Organizations across many industries are in the throes of a journey to implement the zero trust security model to increase their cybersecurity posture.
Through my experience working directly with CISOs and CIOs at various organizations, the path towards zero trust is often not as easy as one may hope. There is one button to press here and achieve zero trust-based security. Between the need for dedicated personnel, agreement across a wide range of stakeholders, and the proper budget, the only way to effectively move towards a zero trust model is to do so iteratively.
Why is the path to zero trust so difficult?
Zero trust has been talked about for quite a while, but many organizations are yet to implement it. One thing to keep in mind is that zero trust is not a tool, but a collection of concepts and ideas to enforce least privileged access.
The zero trust model provides a global policy across the organization, which makes it challenging because organizations are typically fragmented, with different departments responsible for different cybersecurity controls. The only way to achieve zero trust across the entire organization is to have buy-in and leadership from the top on down, and then build that collaboration across all the departments. You must get all the groups and stakeholders on the same page.
How can you get that buy-in and stewardship of a zero trust model across the organization?
The zero trust model must be positioned as enabling the business — specifically examining where automation can reduce friction and enable a more agile, productive business. If your organization doesn’t have the technology capabilities currently available to automate key security functions, such as the automation of user lifecycle, provisioning, and other security capabilities, you will need to focus on building these foundational capabilities first before moving forward with zero trust.
Foundational capabilities will improve security posture and threat response preparedness required to achieve zero trust. With zero trust, access is enforced for any subject that is accessing applications or data. To achieve true zero trust, the access decision needs to be based on not only the positive identification of the subject, but also other contextual information (e.g., the health of the endpoint the subject is using and the health of the network where the request originates). Dynamic policy enforcement requires near real-time information about the network and endpoint for making access decisions for an authenticated user — even when the user has the appropriate authorizations.
Identity governance systems will still be required for provisioning coarse-grained access that will provide authorization information to policy enforcement points. A full zero trust approach requires risk evaluation at the network and endpoints, as well as orchestration to add additional context required by policy enforcement points.
As you can see, zero trust is so all-encompassing and broad that organizations can suffer from analysis paralysis: Where to begin? How to accomplish such a big project within a certain timeframe and budget?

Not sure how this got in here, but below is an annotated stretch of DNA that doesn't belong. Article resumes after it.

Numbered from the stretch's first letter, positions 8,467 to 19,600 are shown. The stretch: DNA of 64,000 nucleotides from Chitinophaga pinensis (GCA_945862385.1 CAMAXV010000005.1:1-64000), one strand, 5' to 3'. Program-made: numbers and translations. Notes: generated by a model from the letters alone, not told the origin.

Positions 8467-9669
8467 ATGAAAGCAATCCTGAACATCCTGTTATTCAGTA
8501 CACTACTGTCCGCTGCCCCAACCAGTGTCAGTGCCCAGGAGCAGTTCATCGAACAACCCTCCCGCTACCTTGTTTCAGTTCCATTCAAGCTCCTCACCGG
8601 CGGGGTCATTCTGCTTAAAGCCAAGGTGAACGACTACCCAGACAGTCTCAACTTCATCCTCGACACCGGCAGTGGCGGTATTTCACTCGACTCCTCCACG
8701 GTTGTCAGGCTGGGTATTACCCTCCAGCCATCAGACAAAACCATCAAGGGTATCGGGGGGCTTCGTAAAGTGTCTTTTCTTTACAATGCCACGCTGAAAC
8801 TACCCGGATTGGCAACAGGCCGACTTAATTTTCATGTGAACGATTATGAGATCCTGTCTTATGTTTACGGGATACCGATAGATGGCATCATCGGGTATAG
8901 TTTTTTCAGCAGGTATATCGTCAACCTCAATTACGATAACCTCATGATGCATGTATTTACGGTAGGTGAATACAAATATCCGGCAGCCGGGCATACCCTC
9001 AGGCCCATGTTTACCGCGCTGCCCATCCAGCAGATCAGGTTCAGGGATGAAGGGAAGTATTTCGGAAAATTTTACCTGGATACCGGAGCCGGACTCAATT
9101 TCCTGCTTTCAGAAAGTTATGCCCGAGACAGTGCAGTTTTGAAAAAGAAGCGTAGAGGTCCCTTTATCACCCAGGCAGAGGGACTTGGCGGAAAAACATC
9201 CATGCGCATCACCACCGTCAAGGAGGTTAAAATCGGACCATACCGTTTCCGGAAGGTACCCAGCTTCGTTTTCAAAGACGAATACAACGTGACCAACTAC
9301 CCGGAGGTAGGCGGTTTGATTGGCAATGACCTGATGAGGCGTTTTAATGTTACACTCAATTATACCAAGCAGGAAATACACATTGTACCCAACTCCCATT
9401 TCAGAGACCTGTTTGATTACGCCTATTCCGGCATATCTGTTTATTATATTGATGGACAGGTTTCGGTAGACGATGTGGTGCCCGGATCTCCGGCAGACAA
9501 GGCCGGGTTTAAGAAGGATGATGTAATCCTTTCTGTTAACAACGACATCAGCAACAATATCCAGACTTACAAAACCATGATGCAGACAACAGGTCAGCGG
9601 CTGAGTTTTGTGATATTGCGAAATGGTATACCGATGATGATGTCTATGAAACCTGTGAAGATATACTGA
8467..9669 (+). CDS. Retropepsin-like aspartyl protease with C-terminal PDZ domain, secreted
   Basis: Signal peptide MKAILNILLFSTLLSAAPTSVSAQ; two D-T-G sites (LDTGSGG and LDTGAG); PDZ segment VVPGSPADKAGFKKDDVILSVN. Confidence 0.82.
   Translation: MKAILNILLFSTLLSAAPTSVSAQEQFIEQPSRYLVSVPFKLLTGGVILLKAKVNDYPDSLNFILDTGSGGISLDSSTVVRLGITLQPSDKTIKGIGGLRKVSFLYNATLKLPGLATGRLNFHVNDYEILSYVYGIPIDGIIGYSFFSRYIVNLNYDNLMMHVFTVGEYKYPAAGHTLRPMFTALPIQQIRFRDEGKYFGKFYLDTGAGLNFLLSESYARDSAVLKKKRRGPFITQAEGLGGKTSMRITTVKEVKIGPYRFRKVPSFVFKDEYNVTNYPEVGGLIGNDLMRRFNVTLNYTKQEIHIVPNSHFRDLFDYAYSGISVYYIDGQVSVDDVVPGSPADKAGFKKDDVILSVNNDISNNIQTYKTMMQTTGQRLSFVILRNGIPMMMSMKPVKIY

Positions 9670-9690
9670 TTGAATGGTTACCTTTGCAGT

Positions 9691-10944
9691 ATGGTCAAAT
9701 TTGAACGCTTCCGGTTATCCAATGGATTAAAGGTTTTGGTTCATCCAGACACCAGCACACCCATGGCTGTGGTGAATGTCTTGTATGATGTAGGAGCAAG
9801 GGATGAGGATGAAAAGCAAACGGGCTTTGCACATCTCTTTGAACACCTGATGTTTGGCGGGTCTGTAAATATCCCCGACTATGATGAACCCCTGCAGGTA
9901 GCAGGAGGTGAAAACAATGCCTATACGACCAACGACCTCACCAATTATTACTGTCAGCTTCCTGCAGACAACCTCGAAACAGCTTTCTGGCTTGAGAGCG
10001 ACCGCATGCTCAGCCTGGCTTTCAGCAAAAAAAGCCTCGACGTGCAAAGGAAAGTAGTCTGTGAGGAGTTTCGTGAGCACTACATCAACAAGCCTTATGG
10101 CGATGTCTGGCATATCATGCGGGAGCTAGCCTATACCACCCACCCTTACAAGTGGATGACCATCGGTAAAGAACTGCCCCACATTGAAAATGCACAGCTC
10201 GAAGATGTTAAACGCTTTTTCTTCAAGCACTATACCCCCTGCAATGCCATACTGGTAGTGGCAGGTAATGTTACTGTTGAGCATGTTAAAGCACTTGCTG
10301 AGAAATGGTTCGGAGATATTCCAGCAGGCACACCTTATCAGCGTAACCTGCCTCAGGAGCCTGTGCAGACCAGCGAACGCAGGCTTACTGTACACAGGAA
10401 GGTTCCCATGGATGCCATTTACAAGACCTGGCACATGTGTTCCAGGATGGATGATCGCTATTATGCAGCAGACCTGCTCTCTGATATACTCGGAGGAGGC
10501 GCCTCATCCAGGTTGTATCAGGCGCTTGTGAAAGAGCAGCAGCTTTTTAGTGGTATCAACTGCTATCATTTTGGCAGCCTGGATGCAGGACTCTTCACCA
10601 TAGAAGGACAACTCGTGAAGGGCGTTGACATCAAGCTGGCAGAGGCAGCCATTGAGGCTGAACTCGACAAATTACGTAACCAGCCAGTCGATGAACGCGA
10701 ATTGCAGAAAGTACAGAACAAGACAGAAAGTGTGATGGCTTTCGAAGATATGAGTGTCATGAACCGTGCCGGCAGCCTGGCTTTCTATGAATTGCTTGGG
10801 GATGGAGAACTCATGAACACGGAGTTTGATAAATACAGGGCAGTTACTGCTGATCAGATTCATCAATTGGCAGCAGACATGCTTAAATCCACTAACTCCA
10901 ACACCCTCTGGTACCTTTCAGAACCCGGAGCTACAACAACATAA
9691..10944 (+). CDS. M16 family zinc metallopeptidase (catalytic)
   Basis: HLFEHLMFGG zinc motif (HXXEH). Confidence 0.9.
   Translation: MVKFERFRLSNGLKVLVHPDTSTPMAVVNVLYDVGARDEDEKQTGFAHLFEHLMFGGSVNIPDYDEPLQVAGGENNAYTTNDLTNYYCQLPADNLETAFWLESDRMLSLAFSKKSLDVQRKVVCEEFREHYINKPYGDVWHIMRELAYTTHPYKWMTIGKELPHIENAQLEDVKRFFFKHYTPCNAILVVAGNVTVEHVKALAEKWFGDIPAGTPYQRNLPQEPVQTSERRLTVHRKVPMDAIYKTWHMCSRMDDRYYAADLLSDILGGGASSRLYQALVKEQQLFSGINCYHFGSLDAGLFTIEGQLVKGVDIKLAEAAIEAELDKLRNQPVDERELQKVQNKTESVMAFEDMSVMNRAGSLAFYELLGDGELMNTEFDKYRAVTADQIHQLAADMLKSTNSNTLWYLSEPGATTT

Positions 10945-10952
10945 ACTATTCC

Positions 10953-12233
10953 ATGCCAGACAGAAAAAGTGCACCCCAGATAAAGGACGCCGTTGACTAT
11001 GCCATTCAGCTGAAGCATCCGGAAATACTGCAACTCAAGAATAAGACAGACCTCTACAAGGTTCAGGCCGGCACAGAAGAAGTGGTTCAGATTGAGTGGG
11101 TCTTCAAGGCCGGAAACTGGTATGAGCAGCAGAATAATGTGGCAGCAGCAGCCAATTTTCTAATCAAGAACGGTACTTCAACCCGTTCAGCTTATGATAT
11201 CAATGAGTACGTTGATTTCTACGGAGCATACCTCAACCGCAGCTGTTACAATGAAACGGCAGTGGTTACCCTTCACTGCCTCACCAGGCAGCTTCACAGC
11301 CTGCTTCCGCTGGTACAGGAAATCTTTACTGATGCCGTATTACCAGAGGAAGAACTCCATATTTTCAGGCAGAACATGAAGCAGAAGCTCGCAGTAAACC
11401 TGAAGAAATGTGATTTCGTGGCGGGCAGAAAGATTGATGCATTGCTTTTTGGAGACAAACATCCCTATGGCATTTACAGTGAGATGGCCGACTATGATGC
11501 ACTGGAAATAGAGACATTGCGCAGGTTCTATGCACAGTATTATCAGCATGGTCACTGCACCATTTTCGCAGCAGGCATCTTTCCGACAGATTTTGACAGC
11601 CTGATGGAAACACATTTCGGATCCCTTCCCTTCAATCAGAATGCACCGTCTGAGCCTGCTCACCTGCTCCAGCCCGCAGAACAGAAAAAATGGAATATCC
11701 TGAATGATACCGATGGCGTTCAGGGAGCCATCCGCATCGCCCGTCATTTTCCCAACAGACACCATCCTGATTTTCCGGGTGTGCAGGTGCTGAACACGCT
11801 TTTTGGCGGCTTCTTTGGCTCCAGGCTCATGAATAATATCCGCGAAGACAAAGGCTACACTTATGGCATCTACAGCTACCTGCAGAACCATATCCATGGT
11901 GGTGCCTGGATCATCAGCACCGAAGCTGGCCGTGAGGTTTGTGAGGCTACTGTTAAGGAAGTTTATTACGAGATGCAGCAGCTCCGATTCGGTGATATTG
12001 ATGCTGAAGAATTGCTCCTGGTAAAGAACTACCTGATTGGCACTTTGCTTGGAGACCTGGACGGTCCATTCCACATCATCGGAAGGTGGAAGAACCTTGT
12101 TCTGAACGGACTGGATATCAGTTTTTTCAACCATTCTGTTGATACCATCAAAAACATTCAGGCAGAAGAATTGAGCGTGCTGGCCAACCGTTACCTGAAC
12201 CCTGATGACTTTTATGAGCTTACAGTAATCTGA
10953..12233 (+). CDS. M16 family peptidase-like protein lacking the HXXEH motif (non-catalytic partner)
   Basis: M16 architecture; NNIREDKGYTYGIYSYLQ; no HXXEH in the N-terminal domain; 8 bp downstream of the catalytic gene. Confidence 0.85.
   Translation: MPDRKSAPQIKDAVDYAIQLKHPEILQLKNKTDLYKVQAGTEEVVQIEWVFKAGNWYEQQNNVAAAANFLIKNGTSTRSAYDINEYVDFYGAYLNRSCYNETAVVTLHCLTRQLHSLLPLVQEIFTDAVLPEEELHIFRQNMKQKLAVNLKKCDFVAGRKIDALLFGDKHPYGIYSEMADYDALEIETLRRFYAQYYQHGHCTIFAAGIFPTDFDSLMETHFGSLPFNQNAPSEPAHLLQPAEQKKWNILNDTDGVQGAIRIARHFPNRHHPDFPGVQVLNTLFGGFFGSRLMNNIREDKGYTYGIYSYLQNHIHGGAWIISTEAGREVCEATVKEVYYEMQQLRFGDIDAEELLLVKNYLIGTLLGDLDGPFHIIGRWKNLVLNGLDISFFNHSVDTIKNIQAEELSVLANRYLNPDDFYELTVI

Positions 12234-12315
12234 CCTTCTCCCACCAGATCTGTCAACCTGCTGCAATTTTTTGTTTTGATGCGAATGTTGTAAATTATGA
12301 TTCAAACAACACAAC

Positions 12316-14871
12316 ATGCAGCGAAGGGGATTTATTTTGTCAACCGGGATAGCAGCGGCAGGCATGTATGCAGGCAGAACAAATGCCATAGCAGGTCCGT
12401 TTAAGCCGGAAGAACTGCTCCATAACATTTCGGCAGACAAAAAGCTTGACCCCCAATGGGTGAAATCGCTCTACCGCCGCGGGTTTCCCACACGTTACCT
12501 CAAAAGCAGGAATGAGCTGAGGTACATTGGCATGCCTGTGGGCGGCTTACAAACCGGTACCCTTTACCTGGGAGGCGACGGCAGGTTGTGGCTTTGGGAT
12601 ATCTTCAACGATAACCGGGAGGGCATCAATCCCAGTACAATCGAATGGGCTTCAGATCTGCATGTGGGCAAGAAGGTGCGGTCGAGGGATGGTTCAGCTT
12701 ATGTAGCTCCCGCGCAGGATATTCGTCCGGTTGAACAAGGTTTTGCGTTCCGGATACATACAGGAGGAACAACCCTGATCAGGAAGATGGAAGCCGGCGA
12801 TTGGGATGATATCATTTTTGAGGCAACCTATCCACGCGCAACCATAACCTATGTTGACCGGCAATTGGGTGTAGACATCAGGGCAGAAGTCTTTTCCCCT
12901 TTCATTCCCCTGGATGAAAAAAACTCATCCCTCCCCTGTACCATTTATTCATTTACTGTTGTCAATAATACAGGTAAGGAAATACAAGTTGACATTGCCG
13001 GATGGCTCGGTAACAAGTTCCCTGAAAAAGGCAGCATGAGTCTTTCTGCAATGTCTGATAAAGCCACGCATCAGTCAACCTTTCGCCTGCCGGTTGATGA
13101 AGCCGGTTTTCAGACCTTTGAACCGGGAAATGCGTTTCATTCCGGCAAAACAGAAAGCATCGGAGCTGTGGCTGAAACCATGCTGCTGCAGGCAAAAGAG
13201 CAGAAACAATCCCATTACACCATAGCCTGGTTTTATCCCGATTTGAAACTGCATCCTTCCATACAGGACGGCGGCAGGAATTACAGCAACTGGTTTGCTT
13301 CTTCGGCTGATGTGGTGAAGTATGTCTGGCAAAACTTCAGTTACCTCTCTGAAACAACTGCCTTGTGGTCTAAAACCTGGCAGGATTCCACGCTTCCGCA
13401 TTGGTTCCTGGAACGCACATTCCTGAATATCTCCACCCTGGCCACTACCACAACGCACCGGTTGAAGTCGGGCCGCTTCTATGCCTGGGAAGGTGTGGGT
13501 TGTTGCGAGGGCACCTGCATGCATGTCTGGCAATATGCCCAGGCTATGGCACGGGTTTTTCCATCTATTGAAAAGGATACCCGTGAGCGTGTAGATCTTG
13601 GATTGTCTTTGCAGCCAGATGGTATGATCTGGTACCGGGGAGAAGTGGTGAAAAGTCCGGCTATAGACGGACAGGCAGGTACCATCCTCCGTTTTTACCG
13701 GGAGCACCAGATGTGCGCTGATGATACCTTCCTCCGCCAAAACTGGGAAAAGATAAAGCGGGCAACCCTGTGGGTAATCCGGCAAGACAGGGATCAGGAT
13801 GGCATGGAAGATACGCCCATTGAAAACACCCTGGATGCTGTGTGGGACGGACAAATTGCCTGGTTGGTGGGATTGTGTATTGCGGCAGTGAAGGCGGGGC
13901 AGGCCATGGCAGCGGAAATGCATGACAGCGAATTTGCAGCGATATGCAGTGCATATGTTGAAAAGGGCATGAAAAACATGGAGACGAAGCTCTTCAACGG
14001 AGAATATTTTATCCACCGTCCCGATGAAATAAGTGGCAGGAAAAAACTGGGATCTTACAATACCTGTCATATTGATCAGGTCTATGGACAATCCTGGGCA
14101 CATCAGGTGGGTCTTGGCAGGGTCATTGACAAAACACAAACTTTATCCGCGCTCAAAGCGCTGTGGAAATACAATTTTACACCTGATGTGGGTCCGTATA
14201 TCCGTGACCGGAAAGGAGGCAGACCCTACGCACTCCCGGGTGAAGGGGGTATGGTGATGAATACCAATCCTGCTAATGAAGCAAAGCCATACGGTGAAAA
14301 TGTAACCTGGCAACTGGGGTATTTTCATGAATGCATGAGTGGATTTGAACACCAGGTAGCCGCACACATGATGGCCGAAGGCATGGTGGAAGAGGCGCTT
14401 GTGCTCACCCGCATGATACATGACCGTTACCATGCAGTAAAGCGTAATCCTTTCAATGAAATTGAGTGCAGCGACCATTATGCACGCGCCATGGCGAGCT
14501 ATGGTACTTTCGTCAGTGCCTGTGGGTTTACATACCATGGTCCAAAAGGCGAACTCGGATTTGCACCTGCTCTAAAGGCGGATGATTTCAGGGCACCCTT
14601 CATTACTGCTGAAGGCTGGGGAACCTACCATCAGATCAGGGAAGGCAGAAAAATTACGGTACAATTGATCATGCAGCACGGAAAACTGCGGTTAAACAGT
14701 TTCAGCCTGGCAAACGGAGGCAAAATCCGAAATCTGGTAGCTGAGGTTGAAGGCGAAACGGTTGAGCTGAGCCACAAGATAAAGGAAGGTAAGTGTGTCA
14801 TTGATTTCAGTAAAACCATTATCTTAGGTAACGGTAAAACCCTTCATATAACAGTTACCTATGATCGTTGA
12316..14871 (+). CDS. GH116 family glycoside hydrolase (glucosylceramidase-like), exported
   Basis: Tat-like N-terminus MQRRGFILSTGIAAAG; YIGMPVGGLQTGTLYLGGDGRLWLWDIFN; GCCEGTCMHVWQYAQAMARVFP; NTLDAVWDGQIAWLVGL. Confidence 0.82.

What I’ve seen work is when it is broken down into phases/steps through an iterative process. Identify areas for quick wins. For example, where does the business have critical risks and how can those be minimized? Approaches to solve this challenge include segmenting your most sensitive networks and implementing identity access management. Take one step at a time, do that well, and then move onto the next. And of course, all of this must be transparent to the business/users.
Which industries or organizations are ahead and making headway, while others are just starting?
The organizations I’ve seen who are further along in this journey are financial institutions and government mandated organizations.
Financial firms have sensitive data that must be protected and (more often than organizations in other verticals) have a greater level of cybersecurity maturity, resources and teams. Many other industries are still focused on the basics, whereas financial institutions have the bandwidth and wherewithal to continue to evolve and improve their cybersecurity program.
With last year’s Executive Order on Improving the Nation’s Cybersecurity, federal agencies were required to shift to a zero trust model. Each agency has now focused on changing their approach toward the explicit trust of assets, identities, and the networks that those users and assets operate on.
Is the 2024 deadline realistic and where should critical infrastructure be in their journey if they are going to meet this deadline?
When it comes to timelines for implementing zero trust as well as the impending 2024 deadline for agencies as set forth in the EO, the biggest questions are:
- Is the funding there?
- Does the organization have a mature security program with the right skills (such as cloud, identity, etc.) and resources in place?
- What infrastructure changes are needed, and can the supply chain meet these needs? We’ve seen supply chain issues the last couple of years across the board — this cannot be discounted as far as what is realistic and possible.
In a true zero trust architecture, multiple infrastructure layers will need to share risk information with policy enforcement points to allow enforcement of real-time dynamic access policies, which will require orchestration to pull contextual information from every relevant infrastructure layer.
In the end, this means that standards must be developed to create a common understanding and interpretation of risk scoring so that various vendors’ solutions can share security posture and trust-related information for making access decisions with policy enforcement points. These distributed risk evaluation and orchestration capabilities will continue to mature and develop over the next few years.